To change the law without going through Parliament; to disapply the law; and to tax without P's consent
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In which case was it asserted that the King cannot make law without Parliament?
Proclamations
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What was said specifically in Proclamations about the King's law-making powers?
"the King hath no prerogative, but that which the law of the land allows him"
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What amendments did the Bill of Rights 1689 make to the Prerogative Powers?
No taxation can be made by prerogative; no power under the prerogative to suspend or dispense with laws
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What is Blackstone's definition of the nature of the Prerogative?
"special pre-eminence which the king hath over and above all other persons" - only things the King alone can do
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Dicey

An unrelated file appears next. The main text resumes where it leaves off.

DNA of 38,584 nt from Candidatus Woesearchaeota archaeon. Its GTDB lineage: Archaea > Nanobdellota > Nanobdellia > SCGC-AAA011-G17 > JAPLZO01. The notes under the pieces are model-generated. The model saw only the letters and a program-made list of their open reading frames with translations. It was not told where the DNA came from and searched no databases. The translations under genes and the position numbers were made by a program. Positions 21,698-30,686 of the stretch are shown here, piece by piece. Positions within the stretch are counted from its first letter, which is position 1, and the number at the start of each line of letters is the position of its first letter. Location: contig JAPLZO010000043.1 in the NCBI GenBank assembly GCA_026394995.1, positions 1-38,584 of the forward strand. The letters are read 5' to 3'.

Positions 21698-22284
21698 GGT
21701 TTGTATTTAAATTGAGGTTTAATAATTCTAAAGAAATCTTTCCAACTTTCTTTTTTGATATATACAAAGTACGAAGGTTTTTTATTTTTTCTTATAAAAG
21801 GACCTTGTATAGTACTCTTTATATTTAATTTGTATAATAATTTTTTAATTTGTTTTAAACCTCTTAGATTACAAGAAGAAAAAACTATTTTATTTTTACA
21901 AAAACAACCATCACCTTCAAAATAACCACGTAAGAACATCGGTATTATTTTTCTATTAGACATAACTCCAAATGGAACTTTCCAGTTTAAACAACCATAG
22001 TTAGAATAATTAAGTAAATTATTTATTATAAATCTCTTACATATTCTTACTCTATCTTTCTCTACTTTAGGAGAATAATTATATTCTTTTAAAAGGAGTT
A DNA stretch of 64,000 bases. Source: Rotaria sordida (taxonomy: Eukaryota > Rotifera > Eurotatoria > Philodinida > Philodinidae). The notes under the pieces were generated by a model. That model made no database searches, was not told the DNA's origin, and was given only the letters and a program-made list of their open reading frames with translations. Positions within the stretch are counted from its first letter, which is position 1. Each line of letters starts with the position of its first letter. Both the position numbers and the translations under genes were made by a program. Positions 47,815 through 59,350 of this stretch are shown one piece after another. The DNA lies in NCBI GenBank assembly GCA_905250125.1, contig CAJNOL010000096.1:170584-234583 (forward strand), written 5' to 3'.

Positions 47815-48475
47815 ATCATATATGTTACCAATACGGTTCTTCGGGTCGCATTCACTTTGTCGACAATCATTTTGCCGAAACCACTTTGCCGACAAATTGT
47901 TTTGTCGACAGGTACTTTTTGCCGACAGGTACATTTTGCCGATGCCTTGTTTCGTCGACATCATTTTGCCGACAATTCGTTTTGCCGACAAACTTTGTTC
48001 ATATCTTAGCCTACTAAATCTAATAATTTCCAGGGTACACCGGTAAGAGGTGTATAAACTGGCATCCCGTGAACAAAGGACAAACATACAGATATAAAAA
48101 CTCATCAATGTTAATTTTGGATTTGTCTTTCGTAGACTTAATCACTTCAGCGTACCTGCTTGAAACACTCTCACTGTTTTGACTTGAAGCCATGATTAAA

"residue of discretionary or arbitrary authority, which at any given rime is legally left in the hands of the crown"
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What are the 3 main categories of Prerogative Powers?
The Crown's Legal Prerogative; The 'Personal Prerogatives'; and The 'Executive Prerogatives'
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What was the common principle that drove the Crown's prerogatives?
The principle taht 'the crown can do no wrong'
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Which AoP reversed the practice that the Crown could not be sued in Tort?
The Crown Proceedings Act 1947
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Does the monarch still have criminal immunity?
Yes